Day four of NFTS Springboard Week 2020 continued apace with an unmissable Masterclass focusing on the work of one of Britain's most distinctive filmmaking talents, the Oscar and BAFTA winning writer, director and producer, Asif Kapadia. More recently known for his trilogy of internationally acclaimed documentaries; Senna, Amy and Diego Maradona, Asif’s credits also include MindhunterThe Sheep Thief, Ali and Nino, Far North and his first feature, The Warrior which was hailed as ‘an astonishingly ambitious, terrifically confident debut'.

In conversation with NFTS Head of Screen Arts, Sandra Hebron, Asif drew on many anecdotes from his colourful career, spanning his own early experiences while at film school, his love of magical realism and the importance of having resilience.

NFTS Head of Screen Arts, Sandra Hebron and Asif Kapadia

Recalling his first humble experiences of being on a film set when he was “the one carrying metal equipment boxes around”, Asif realised working in film was his calling when he saw that people around him “would freeze during a problem. That was when I woke up! I knew I could solve the problem. If I have a deadline it works for me, it leads to me getting nervous energy. I enjoy pressure situations, on set I operate at 80 to 90% percent, whereas I think in everyday situations I’m at 50%.”

During his time at the Royal College of Art (RCA) he would shoot on rolls of 16mm film and Asif touched on how technology has moved on since. “I still use the same techniques I did back in the day which is to plan scenes in advance before turning over. The danger of digital is the temptation to shoot loads and then think in the edit. If you can plan ahead I think it’s always better.”

His RCA graduation film The Sheep Thief was inspired by an old bible story Asif was told at primary school, which he reimagined in an Indian setting. Set and shot in India, Asif was determined to make the film his way despite resistance from many quarters that might have seen a less strong minded personality cave in to pressure. When looking for advice on how to best work with the non-professional actors he wanted to cast from the streets, there was only one person who sprung to mind. “I managed to get Ken Loach on the phone and he gave me a 15 point list on how to get an authentic performance.”

The Sheep Thief saw Asif collaborate with two NFTS graduates for the first time, Academy Award winning composer Dario Marianelli and Director of Photography (DOP) Roman Osin, both of whom he has continued to work with ever since. “Your job as filmmakers is to collaborate, that’s the beauty of filmmaking.”

Filming in extreme heat in the desert of Rajasthan while making The Sheep Thief, led Asif to muse on the myriad of difficulties filmmaking can present and the importance of having resilience: “There were people who left the shoot and they didn’t carry on working in film and television but the ones who stayed and stuck it out went on to do amazing things. You need so much stamina to keep going while keeping your head and body together somehow.”

His first feature, The Warrior tells the story of a fierce warrior who changes the direction of his life after a mystical visionary moment. It was inspired by an idea fleshed out to stunning effect from a three line footnote Asif came across in an old Japanese samurai story about family morals. “Sergio Leone was a big influence on me for that film. I love the Western genre, the wide expanses, the economy of the characters. It was an amazing period where the DOP Roman [Osin] and I had lots of time to plan.”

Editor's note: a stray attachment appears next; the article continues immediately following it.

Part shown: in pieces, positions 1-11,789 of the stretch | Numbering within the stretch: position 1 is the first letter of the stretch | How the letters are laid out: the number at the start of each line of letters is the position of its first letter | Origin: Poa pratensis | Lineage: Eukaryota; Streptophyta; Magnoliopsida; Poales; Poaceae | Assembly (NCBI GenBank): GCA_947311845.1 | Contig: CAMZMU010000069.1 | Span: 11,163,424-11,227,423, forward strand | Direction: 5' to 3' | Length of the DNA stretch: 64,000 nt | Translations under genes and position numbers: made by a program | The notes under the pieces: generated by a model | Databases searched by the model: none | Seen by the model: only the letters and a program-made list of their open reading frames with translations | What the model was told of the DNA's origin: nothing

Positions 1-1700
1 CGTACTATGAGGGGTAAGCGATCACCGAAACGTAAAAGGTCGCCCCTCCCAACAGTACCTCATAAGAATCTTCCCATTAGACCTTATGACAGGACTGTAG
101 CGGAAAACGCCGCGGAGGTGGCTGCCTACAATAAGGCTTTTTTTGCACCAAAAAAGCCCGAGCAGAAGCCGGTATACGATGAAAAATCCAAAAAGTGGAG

Once The Warrior was finished in 2001, it started making waves and Asif described how his phone was red hot taking calls from three of the world’s biggest directors! “The dream scenario came from making that film. Martin Scorsese, Terrence Malik and Ridley Scott all got in touch separately; they all loved it and I ended up meeting with each of them!”

Asif highlighted to the students the genesis and processes behind the making of Senna, Amy and Diego Maradona and revealed he still doesn’t know if Maradona has seen the story of his life. The film was nominated for Best Documentary at the 2020 BAFTA Film Awards. Asked by a student what notes he was provided with during its making, Asif was amused by the irony of his answer: “I was given no notes at all. I know Maradona didn’t like the poster, he said on Instagram ‘don’t see the film’ so I guess that was my one note!”

Asif’s work on Senna and Amy brought him to the attention of renowned director David Fincher by way of none other than Brad Pitt and Steven Soderbergh, Fincher’s best friends who were both huge fans of Asif’s films. “The detective work that pieced Senna and Amy together plus my understanding of fiction meant I got the call from David to work on Mindhunter. Next thing, I’m out in Pittsburgh shooting. One thing leads to another and another.”

Asif Kapadia outside The National Film and Television School

Closing the Masterclass, Asif left the first year students with some essential advice for maximising their time at the NFTS. “Learn by doing, learn by making. Use your time here, the equipment, the facilities. Find out about the other courses, explore the ones that are the opposite of what you do. Push yourself, don’t play it safe, push it to the ultimate!”